ASP.NET 2.0 life cycle

ASP.NET 2.0 Page LifeCycle
by Peter A. Bromberg, Ph.D.

Peter Bromberg

I was searching the web for some information on the ASP.NET 2.0 Page LifeCycle to see what's new and different from ASP.NET 1.1. This chart was created by Leon Andrianarivony, and unfortunately the original URL to it is dead. So I'll start by reproducing it here. This is a 384K jpeg, so you can copy this and print it, and it will look very nice on the wall of your cubie. I've reduced the render size because of our page formatting constraints, but the image below is "the full banana":

ASP.NET 2.0 Page Lifecycle Chart

As can be seen above, there is a whole bunch of new stuff going on in ASP.NET 2.0.

 

ASP.NET 2.0 provides a much more granular page lifecycle method stack compared to ASP.NET 1.1. The added methods provide a greater level of control to the Web developer. With that added level of control comes the responsibility to understand what these methods do and when they are called. These events can be accessed through the Page object on any ASP.NET page.

The table below shows the list, and whether the method is active at all times, or only on PostBack.

 

Method Active
Constructor Always
Construct Always
TestDeviceFilter Always
AddParsedSubObject Always
DeterminePostBackMode Always
OnPreInit Always
LoadPersonalizationData Always
InitializeThemes Always
OnInit Always
ApplyControlSkin Always
ApplyPersonalization Always
OnInitComplete Always
LoadPageStateFromPersistenceMedium PostBack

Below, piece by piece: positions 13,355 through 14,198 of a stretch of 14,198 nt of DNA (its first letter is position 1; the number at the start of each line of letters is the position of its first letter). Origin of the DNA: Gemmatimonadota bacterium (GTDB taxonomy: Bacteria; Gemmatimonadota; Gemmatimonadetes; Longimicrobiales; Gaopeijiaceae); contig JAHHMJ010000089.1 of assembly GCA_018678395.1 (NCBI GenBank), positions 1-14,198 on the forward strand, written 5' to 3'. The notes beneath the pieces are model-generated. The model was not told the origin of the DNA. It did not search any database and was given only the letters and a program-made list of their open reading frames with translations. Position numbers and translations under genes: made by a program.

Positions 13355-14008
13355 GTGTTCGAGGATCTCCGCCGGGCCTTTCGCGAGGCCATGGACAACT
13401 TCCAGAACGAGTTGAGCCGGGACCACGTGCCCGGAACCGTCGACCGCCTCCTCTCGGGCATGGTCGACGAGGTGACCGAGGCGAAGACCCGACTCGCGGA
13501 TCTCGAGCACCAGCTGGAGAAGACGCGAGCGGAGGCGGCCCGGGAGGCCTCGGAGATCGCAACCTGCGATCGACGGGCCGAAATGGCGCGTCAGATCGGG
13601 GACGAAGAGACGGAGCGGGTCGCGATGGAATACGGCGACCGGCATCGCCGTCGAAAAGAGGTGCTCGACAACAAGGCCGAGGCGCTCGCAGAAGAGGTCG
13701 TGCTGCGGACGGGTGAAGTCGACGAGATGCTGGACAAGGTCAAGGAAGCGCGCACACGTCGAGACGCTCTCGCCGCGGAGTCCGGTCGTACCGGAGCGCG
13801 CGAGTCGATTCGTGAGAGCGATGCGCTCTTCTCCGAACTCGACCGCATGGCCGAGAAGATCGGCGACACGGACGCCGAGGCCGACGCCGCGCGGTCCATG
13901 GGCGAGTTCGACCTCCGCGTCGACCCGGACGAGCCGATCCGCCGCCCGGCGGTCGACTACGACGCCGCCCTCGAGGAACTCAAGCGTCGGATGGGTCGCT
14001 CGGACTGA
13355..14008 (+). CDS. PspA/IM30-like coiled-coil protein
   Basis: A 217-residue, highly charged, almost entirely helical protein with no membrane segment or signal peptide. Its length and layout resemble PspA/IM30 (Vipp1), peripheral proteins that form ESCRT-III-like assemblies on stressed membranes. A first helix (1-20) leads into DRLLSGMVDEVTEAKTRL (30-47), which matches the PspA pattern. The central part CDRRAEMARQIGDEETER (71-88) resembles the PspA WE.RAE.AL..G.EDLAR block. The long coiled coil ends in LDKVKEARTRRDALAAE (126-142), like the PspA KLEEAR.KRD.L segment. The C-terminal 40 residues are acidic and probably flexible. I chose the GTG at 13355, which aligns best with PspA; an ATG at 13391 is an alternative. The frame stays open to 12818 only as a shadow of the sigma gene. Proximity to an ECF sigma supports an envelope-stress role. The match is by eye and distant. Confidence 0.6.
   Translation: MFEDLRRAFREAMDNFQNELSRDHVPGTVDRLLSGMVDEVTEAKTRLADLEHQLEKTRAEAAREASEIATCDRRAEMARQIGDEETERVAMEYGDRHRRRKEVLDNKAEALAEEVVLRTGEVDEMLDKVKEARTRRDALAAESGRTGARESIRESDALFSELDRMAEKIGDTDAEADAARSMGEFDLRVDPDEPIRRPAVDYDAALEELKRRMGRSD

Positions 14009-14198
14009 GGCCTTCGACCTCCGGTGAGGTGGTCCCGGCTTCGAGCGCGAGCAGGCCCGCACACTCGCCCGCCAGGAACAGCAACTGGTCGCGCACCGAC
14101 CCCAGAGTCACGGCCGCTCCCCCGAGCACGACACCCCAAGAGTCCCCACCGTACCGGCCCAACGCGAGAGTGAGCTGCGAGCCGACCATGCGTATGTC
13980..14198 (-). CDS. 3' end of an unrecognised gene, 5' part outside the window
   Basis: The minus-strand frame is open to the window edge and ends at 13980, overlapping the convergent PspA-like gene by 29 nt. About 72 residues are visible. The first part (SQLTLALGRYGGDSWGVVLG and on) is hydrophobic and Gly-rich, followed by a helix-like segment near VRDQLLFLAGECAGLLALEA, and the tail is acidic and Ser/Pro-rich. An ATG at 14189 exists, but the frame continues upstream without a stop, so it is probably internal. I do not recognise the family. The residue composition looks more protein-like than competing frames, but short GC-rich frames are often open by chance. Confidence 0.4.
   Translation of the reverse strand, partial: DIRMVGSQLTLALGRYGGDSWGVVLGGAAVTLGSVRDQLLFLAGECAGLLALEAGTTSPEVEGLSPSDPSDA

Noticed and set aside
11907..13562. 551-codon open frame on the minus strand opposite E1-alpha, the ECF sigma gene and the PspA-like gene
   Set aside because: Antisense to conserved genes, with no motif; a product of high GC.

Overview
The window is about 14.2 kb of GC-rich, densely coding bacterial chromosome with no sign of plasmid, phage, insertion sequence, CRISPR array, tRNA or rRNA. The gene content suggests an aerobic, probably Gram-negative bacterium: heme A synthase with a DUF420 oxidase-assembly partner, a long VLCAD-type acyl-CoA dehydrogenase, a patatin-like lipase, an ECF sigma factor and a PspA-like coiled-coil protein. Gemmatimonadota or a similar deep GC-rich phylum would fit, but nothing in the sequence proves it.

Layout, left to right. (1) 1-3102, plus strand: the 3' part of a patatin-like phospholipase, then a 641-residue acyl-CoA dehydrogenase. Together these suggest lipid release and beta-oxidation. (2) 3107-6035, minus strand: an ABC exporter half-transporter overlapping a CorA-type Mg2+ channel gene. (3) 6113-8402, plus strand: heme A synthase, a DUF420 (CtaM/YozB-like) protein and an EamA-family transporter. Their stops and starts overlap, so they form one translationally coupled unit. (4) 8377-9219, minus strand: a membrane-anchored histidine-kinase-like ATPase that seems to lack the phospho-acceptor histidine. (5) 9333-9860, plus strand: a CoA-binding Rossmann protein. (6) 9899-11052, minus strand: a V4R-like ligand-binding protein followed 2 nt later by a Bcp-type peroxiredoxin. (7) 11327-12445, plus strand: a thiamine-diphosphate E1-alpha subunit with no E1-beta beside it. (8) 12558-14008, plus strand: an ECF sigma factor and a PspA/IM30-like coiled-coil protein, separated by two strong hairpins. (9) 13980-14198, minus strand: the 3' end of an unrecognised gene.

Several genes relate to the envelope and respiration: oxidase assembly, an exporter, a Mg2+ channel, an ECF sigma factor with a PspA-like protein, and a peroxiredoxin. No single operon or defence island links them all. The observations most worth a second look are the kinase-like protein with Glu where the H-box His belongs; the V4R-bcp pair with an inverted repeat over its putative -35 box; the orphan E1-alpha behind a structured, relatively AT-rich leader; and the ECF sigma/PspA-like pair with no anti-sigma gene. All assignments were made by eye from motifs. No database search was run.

LoadControlState PostBack
LoadViewState PostBack
ProcessPostData1 PostBack
OnPreLoad Always
OnLoad Always
ProcessPostData2 PostBack
RaiseChangedEvents PostBack
RaisePostBackEvent PostBack
OnLoadComplete Always
OnPreRender Always
OnPreRenderComplete Always
SavePersonalizationData Always
SaveControlState Always
SaveViewState Always
SavePageStateToPersistenceMedium Always
Render Always
OnUnload Always

If you really want to see how the "rubber meets the road" in ASP.NET 2.0 you can construct for yourself a test page that overrides each of these methods, like so:

using System;
            using System.Data;
            using System.Configuration;
            using System.Web;
            using System.Web.Security;
            using System.Web.UI;
            using System.Web.UI.WebControls;
            using System.Web.UI.WebControls.WebParts;
            using System.Web.UI.HtmlControls;
            

public partial class _Default : System.Web.UI.Page
{

protected override void AddedControl(Control control, int index)
{
Response.Write("AddedControl Fired on " +control.ID+"<br>");
base.AddedControl(control, index);
}

protected override void AddParsedSubObject(object obj)
{
base.AddParsedSubObject(obj);
Response.Write("AddParsedSubObject" + obj.ToString() +"<BR>");
}
public override void ApplyStyleSheetSkin(Page page)
{
base.ApplyStyleSheetSkin(page);
Response.Write("ApplyStyleSheetSkin " + page.ToString() + "<BR>");
}
protected override void Construct()
{
base.Construct();
// No Response Object here yet!
}

protected override void CreateChildControls()
{
base.CreateChildControls();
Response.Write("CreateChildControls<BR>");
}

protected override ControlCollection CreateControlCollection()
{

Response.Write("CreateControlCollection<BR>");
return base.CreateControlCollection();
} // etc. etc. just type the keyword "override" and select from the list!

protected void Page_Load(object sender, EventArgs e)
{

}
}

 

The study guide you will have created by making such a test page will be invaluable in learning how the ASP.NET 2.0 Page LifeCycle works, the order in which the methods are called (and when / if they are called) and whether the Response Object (for example) is available at that stage of Page class's execution.

posted @ 2007-04-09 09:41  David (Dawei) Li  阅读(516)  评论(1编辑  收藏  举报